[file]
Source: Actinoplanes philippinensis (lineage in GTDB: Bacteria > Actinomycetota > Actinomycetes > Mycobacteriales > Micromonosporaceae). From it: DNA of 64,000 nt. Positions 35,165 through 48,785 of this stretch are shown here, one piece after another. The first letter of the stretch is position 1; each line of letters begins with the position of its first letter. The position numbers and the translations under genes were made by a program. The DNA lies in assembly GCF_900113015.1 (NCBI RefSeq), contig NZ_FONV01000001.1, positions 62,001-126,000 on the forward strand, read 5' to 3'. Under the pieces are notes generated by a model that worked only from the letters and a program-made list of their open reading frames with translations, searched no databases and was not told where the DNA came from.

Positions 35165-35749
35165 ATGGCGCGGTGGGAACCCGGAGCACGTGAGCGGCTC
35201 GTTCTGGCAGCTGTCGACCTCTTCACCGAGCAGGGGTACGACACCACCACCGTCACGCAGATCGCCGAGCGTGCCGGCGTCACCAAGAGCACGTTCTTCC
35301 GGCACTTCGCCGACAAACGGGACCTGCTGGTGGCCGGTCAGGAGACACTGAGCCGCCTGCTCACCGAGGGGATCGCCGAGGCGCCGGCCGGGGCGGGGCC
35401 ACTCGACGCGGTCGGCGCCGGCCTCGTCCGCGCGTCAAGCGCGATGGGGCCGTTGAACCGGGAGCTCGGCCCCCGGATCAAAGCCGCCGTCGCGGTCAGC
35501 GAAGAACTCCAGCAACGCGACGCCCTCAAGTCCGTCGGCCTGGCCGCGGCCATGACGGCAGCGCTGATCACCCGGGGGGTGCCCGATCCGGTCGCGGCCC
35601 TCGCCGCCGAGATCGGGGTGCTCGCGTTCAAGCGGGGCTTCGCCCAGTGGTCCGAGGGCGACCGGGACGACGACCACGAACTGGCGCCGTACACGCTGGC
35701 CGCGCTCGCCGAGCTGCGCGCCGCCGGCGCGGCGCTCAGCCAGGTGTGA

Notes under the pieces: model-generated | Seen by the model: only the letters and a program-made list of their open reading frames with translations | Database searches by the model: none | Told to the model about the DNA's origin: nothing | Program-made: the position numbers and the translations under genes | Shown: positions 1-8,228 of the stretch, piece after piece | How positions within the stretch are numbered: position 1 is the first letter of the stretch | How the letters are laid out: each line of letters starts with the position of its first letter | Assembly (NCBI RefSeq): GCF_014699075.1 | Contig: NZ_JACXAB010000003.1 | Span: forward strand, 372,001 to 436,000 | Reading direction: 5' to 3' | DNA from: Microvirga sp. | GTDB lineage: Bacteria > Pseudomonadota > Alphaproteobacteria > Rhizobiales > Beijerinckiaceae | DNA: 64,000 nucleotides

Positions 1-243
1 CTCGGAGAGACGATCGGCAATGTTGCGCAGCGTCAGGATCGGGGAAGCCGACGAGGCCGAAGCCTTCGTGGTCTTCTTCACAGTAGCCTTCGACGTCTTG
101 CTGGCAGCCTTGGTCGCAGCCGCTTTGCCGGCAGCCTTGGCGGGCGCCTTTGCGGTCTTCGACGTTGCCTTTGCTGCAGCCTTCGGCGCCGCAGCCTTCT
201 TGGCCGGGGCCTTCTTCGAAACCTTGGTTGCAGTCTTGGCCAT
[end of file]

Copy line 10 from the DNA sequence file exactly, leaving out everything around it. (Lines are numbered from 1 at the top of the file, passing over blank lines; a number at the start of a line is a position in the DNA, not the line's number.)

Notes under the pieces: model-generated | Seen by the model: only the letters and a program-made list of their open reading frames with translations | Database searches by the model: none | Told to the model about the DNA's origin: nothing | Program-made: the position numbers and the translations under genes | Shown: positions 1-8,228 of the stretch, piece after piece | How positions within the stretch are numbered: position 1 is the first letter of the stretch | How the letters are laid out: each line of letters starts with the position of its first letter | Assembly (NCBI RefSeq): GCF_014699075.1 | Contig: NZ_JACXAB010000003.1 | Span: forward strand, 372,001 to 436,000 | Reading direction: 5' to 3' | DNA from: Microvirga sp. | GTDB lineage: Bacteria > Pseudomonadota > Alphaproteobacteria > Rhizobiales > Beijerinckiaceae | DNA: 64,000 nucleotides